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Engaging Private Sector Stakeholders with Pause and Reflects

This is the second of three blogs in our “Many Ways to Pause and Reflect” blog series, which explores how USAID’s Measuring Impact and Measuring Impact II have used pausing and reflecting as a tool to go beyond reporting and connect the dots between evidence use, adaptive management, and applied learning (read the first and third blogs in the series). Each blog considers how the benefits of pause and reflect practices can be realized at every scale, from local workshops to a global strategy—with the goal, as Administrator Power put it, of “progress beyond programs.”

We cannot meet the complex environmental challenges of our time without deeply and effectively engaging the private sector. However, making private sector engagement work for biodiversity objectives is about more than leveraging financial resources. When facilitated effectively, engaging the private sector is a powerful tool to transform economic systems and biodiversity conservation, providing a pathway to progress beyond the life of a program.

Making private sector engagement work for biodiversity objectives is an ongoing process of learning, adapting, integrating new information, and shared decision-making. Under the Measuring Impact II (MI2) project, we are supporting 13 of USAID’s cross-sectoral Health, Ecosystems and Agriculture for Resilient, Thriving Societies (HEARTH) activities through co-design, start-up, and now pausing to reflect on their first year of programming. Unlike previous MI2 engagements, the HEARTH initiative is specifically designed to bring together public and private sector partners to improve both the sustainable conservation of threatened landscapes and the economic well-being of communities that depend on them.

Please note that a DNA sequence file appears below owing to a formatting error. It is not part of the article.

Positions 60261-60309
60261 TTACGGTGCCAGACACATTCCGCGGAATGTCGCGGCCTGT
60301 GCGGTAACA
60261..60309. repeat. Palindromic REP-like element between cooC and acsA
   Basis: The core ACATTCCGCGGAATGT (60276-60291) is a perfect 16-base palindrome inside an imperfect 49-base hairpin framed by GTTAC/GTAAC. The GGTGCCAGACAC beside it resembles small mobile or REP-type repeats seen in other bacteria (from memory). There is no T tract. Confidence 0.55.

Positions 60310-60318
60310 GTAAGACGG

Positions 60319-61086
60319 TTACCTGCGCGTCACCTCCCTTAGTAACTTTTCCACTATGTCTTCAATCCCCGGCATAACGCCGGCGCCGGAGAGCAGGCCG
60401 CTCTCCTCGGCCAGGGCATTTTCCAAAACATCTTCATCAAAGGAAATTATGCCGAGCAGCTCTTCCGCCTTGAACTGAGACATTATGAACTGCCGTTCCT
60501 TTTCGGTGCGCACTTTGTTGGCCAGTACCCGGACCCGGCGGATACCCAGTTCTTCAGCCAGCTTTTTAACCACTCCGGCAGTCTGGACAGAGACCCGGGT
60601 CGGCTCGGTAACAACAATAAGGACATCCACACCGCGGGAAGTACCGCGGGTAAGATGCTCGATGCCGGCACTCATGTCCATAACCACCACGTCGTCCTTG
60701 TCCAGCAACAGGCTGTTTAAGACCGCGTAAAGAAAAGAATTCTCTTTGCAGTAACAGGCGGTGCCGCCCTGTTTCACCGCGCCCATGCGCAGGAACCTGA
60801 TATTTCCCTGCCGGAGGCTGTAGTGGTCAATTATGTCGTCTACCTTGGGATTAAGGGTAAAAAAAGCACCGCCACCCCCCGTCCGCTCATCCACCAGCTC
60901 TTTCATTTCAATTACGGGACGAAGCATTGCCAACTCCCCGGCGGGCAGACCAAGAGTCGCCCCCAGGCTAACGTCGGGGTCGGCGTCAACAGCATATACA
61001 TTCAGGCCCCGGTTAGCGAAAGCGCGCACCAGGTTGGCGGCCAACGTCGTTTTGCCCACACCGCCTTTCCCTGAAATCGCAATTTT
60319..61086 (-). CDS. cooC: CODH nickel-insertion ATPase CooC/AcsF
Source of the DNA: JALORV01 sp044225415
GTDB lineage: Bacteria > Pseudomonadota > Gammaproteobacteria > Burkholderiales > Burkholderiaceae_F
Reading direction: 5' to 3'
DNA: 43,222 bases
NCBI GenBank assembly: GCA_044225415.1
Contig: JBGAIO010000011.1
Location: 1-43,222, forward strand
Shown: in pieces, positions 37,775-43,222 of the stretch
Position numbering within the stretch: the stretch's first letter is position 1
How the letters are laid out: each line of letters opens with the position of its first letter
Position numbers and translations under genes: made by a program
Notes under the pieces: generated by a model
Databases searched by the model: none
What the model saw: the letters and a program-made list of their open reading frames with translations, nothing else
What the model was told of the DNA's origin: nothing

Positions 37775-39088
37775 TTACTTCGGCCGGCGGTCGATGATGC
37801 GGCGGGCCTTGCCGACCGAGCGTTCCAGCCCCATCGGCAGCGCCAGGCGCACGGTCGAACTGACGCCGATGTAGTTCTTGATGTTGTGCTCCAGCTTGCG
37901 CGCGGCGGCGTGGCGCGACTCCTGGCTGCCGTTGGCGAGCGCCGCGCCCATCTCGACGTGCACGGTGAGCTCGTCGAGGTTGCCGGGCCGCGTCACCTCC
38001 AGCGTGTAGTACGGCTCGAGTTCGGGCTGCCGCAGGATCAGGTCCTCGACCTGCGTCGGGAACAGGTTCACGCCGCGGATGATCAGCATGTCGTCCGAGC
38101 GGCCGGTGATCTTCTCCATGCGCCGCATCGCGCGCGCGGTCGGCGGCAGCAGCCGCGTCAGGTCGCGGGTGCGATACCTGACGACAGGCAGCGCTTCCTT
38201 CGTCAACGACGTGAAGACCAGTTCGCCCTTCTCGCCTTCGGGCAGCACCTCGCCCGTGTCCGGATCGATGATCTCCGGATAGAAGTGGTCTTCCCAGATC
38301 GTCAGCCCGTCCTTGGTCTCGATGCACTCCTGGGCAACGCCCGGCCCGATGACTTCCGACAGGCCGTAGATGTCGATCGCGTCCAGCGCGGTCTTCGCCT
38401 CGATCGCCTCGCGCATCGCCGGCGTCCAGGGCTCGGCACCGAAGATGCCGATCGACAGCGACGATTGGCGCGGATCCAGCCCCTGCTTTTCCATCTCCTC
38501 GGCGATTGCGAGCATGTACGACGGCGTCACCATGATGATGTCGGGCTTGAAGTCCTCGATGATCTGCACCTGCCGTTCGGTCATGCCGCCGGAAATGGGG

The HEARTH activities span sectors from health and food security to climate and governance in seven countries across Asia and Africa. In providing support to this innovative initiative, we’ve gained insights about how adaptive management practices, like pause and reflect, can build productive private sector partnerships and support cross-sector learning.

Principles to Learn and Adapt with Private Sector

As with any adaptive management practice, success starts with keeping the intended audience in mind. Private companies enter into partnerships with the public sector with different motivations, timelines, and vocabularies than traditional implementing partners. During co-design and start-up, MI2 assisted HEARTH stakeholders to develop theories of change that serve as adaptive management roadmaps to balance the different context for each partner. Fostering these partnerships requires ongoing, thoughtful facilitation to create the enabling conditions for all parties to build on their strengths. As we deliver a series of pause and reflect sessions with HEARTH activity partners we identified the following key principles to guide the processes: